A series of events is aimed at changing the narrative about North Philadelphia.
Instead of focusing on poverty and crime, the events are are telling stories about potential, about cultural resilience.
Organized by community advocate Malcolm Kenyatta, Unleashing North Philly recently held an event focusing on childhood trauma.
Children in neighborhoods there are vulnerable to what mental health professionals call toxic stress. It refers to prolonged and constant exposure to adversity, including poverty and violence.
Over time, it can change how people respond to stress, and it can cause anxiety and depression.
Educators, civil servants, community members, social workers and others came to the event to better understand and meet the needs of children at risk of toxic stress.
Among them was Alia Hatch, she works with middle school kids in North Philly. After the panel, she said she wants to approach her students with more empathy.
“From my end of things, just constantly making sure that the space is safe for them to process, to consider their trauma, but be able to move through it, too,” Hatch said.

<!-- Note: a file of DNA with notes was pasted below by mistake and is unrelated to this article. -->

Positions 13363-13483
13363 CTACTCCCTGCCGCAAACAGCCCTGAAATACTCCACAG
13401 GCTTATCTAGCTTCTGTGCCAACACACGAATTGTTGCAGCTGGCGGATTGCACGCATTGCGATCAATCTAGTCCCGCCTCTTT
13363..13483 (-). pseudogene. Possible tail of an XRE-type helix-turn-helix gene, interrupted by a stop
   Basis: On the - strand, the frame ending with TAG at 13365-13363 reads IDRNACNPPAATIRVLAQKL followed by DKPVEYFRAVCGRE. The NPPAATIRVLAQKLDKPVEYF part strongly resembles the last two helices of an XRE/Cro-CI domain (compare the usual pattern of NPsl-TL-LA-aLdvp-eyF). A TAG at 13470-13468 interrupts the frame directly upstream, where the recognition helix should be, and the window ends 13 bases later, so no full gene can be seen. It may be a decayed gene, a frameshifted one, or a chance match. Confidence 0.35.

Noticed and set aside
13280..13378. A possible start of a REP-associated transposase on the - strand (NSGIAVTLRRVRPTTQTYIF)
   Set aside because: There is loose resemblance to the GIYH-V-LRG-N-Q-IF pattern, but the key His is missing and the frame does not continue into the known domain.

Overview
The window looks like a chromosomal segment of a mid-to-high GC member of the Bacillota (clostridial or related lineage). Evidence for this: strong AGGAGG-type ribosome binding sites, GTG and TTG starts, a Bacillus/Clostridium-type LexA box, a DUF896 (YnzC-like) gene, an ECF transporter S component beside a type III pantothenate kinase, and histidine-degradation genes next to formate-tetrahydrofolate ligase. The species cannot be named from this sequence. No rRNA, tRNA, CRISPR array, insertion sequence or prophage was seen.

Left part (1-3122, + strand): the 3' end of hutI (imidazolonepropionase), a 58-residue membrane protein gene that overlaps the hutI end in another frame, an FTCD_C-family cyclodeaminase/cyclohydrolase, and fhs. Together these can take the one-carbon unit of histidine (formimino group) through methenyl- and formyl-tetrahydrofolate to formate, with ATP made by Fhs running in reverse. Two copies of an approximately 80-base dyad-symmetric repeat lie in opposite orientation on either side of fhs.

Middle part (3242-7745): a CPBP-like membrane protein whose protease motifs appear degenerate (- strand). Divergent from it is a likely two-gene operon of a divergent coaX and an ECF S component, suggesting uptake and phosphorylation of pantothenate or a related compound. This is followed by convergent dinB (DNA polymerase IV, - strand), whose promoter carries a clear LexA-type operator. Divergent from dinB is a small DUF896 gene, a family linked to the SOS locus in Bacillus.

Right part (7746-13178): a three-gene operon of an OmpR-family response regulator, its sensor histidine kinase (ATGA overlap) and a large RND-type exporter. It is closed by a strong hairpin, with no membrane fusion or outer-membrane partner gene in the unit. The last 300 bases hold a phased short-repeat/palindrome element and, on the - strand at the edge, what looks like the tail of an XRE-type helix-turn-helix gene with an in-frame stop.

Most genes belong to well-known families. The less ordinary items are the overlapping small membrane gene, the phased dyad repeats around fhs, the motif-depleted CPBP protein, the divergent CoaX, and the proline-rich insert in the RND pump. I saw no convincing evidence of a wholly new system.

Honoring a child’s emotional process is important, said panelist Reggie Jones, director of counseling at Bryn Mawr College.
Some students who come from poor neighborhoods and are succeeding in college use a coping strategy that worries her.
“For many young people in these communities, you just sort of put the trauma on a shelf and you move forward. And it works for a while, but the disservice that we end up doing to folks is that we don’t allow them to have other coping strategies available to them,” she said. “So when that breaks down, they’re stuck.”
The cumulative social effect of widespread trauma, she said, is hopelessness.
But focusing on small achievements or personal changes, such as employing mindfulness in daily life, can make a huge difference, she said.
The next Unleashing North Philly event will focus on voter turnout.